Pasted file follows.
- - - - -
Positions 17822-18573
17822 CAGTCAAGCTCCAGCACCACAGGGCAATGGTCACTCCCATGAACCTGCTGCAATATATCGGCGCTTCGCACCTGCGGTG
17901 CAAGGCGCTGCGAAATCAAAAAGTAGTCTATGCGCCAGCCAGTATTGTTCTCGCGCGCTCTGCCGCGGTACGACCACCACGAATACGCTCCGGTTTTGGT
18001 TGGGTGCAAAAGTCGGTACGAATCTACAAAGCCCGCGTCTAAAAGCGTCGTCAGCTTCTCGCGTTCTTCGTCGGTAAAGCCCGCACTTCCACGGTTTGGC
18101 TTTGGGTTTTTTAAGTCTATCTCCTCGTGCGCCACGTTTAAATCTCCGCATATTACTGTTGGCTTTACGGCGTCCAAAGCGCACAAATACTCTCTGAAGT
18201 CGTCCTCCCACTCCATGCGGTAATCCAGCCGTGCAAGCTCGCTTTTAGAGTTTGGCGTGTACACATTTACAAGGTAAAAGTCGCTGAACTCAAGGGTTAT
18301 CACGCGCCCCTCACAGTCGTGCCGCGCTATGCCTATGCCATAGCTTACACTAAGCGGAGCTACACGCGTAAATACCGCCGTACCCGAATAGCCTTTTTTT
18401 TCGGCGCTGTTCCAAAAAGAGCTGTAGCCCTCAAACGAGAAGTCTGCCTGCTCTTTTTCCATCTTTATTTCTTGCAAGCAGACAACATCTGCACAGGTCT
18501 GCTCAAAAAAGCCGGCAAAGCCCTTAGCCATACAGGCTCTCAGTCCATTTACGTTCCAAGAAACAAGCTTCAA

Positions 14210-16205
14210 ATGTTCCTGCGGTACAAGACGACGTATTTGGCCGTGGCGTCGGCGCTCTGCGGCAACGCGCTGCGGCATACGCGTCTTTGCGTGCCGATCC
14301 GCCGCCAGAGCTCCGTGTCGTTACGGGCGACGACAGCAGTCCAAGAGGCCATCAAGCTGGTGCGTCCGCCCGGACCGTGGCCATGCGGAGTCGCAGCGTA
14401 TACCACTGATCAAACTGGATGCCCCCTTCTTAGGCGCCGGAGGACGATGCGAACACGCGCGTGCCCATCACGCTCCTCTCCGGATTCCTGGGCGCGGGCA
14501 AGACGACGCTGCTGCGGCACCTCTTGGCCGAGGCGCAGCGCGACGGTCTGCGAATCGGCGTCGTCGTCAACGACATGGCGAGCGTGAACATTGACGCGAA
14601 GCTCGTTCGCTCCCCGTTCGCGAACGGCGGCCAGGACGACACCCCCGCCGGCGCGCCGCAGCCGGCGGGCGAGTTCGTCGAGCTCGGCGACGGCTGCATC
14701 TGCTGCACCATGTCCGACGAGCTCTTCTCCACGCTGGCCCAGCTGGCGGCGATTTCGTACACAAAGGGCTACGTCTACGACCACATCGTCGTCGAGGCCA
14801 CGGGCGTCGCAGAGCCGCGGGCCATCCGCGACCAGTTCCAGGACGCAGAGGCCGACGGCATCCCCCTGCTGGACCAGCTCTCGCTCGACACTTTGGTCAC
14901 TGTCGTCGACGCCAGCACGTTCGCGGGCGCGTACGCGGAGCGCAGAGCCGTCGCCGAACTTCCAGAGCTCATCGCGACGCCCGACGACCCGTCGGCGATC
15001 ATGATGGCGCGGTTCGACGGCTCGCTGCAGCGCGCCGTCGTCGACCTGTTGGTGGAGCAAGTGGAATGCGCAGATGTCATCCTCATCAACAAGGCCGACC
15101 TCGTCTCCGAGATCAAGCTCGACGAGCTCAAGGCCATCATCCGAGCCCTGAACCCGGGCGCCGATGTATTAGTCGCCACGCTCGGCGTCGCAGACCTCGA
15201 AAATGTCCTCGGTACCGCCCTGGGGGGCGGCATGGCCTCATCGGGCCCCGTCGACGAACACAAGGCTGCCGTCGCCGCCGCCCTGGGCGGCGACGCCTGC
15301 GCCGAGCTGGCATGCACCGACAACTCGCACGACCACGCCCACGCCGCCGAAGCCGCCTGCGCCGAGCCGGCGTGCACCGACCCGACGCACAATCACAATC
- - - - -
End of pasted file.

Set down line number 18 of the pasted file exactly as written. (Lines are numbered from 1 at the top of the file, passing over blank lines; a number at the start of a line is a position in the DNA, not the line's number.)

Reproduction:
14901 TGTCGTCGACGCCAGCACGTTCGCGGGCGCGTACGCGGAGCGCAGAGCCGTCGCCGAACTTCCAGAGCTCATCGCGACGCCCGACGACCCGTCGGCGATC